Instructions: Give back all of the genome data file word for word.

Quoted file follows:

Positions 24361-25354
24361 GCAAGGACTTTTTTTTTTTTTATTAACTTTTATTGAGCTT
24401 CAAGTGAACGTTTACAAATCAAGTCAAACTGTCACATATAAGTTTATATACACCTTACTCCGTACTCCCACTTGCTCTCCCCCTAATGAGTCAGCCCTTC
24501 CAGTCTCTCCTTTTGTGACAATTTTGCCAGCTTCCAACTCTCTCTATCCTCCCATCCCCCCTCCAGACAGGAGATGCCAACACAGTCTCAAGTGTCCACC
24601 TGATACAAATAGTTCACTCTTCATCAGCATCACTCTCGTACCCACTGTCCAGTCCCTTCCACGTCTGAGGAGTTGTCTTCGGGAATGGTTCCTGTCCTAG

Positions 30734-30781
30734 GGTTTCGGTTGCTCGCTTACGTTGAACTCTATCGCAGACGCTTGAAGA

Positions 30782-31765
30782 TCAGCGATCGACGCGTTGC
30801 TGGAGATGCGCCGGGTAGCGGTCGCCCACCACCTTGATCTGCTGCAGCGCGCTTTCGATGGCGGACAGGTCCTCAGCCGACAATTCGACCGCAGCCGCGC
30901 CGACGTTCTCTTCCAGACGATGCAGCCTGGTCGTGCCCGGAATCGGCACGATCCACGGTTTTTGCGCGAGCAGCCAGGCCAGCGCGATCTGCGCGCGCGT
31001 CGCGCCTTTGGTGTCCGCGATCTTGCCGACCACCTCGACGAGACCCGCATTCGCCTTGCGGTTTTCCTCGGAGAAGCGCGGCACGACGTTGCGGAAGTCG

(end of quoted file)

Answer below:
Positions 24361-25354
24361 GCAAGGACTTTTTTTTTTTTTATTAACTTTTATTGAGCTT
24401 CAAGTGAACGTTTACAAATCAAGTCAAACTGTCACATATAAGTTTATATACACCTTACTCCGTACTCCCACTTGCTCTCCCCCTAATGAGTCAGCCCTTC
24501 CAGTCTCTCCTTTTGTGACAATTTTGCCAGCTTCCAACTCTCTCTATCCTCCCATCCCCCCTCCAGACAGGAGATGCCAACACAGTCTCAAGTGTCCACC
24601 TGATACAAATAGTTCACTCTTCATCAGCATCACTCTCGTACCCACTGTCCAGTCCCTTCCACGTCTGAGGAGTTGTCTTCGGGAATGGTTCCTGTCCTAG

Positions 30734-30781
30734 GGTTTCGGTTGCTCGCTTACGTTGAACTCTATCGCAGACGCTTGAAGA

Positions 30782-31765
30782 TCAGCGATCGACGCGTTGC
30801 TGGAGATGCGCCGGGTAGCGGTCGCCCACCACCTTGATCTGCTGCAGCGCGCTTTCGATGGCGGACAGGTCCTCAGCCGACAATTCGACCGCAGCCGCGC
30901 CGACGTTCTCTTCCAGACGATGCAGCCTGGTCGTGCCCGGAATCGGCACGATCCACGGTTTTTGCGCGAGCAGCCAGGCCAGCGCGATCTGCGCGCGCGT
31001 CGCGCCTTTGGTGTCCGCGATCTTGCCGACCACCTCGACGAGACCCGCATTCGCCTTGCGGTTTTCCTCGGAGAAGCGCGGCACGACGTTGCGGAAGTCG